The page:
Sunday, May 22, 2011

Young Adult: Liberator by Richard Harland

Liberator (Allen & Unwin) is the sequel to the YA steampunk novel Worldshaker, which was set in a world dominated by the huge dreadnoughts, who roam the planet bearing the descendants of the various monarchies of 19th century Europe. The dreadnought Worldshaker was ruled by Queen Victoria III and her husband, Albert, in a perpetual Victorian era, not much changed from the original Victorian era.

At the end of Worldshaker, the oppressed slave class, the Filthies, had rebelled against their rulers, assisted by some of the upper class who supported their right to justice. Col, whose family were high up in the rulership, has fallen for Filthy Riff and the last book implied that there was a future for them, when he stayed on board while other ruling class members left.

Two months later, the Worldshaker, now the Liberator, is ruled by a committee of Flithies. Like many revolutions, this one has started to turn against those who helped it to happen and Col finds himself and his family in an uncomfortable position. Does Riff, now a ruler, still care about him? Does she understand that he is sincere in his support for the rebels? And who is the saboteur who has been destroying the fragile relationship between “Swanks” and Filthies along with the equipment? Does any of it matter with other dreadnoughts on their way to put down the rebellion?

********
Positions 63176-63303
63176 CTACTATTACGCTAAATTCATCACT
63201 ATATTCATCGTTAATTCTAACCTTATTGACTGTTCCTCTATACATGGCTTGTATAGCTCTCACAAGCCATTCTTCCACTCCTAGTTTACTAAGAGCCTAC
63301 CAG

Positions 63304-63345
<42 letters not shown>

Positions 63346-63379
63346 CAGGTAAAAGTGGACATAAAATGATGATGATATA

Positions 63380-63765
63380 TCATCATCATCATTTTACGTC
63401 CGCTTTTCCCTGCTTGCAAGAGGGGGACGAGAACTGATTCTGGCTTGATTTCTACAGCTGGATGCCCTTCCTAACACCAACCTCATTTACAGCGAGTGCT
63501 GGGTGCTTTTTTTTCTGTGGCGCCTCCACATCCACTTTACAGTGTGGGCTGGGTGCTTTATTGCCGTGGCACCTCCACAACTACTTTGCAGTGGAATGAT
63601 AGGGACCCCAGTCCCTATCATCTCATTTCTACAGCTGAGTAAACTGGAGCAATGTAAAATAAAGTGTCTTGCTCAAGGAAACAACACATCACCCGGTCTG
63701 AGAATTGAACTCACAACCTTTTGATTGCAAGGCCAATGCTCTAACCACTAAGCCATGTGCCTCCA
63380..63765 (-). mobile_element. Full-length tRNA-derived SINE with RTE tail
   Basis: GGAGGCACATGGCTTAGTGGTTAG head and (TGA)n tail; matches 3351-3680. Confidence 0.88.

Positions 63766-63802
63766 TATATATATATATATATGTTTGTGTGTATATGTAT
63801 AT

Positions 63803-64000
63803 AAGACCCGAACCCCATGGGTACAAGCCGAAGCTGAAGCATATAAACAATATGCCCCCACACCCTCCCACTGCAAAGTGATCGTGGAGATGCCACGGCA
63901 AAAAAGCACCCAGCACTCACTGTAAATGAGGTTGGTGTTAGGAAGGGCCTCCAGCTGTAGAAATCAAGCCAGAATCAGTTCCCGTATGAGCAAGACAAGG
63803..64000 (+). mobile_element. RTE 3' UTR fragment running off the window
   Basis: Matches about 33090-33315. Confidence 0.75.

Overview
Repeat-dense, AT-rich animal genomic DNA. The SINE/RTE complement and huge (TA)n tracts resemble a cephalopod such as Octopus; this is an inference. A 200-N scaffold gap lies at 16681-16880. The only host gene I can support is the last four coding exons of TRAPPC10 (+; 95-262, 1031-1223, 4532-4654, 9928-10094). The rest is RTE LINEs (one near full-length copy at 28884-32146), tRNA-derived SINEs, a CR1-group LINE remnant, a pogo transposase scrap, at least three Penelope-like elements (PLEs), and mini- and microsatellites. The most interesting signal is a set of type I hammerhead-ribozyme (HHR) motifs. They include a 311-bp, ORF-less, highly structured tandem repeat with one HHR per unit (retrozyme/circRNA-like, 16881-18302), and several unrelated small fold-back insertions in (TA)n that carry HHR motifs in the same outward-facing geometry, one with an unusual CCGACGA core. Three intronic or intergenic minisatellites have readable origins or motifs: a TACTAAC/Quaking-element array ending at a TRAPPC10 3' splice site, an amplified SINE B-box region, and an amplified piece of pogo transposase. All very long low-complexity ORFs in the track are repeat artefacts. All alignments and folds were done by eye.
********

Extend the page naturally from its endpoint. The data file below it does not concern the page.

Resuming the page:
Richard Harland’s tale is non-stop action while carefully making sure the characterization doesn’t suffer. At the same time, there’s still plenty of the sly humour that made Worldshaker such an entertaining read. The last novel was pretty much all set on the ship. In this book, we get to see a lot of the world outside, including the convict colony of New South Wales, and learn more about how this world diverged from our own. The author refers to actual events in our own history and then asks, “What if this had happened just a little differently?”

Liberator is a fine addition to the recent spate of Australian-written steampunk. ◊

Sue Bursztynski lives in Australia, where she works as a teacher-librarian. She has written several books for children and young adults, including Crime Time: Australians Behaving Badly and, most recently, the YA novel Wolfborn. Her blog, The Great Raven, can be found at

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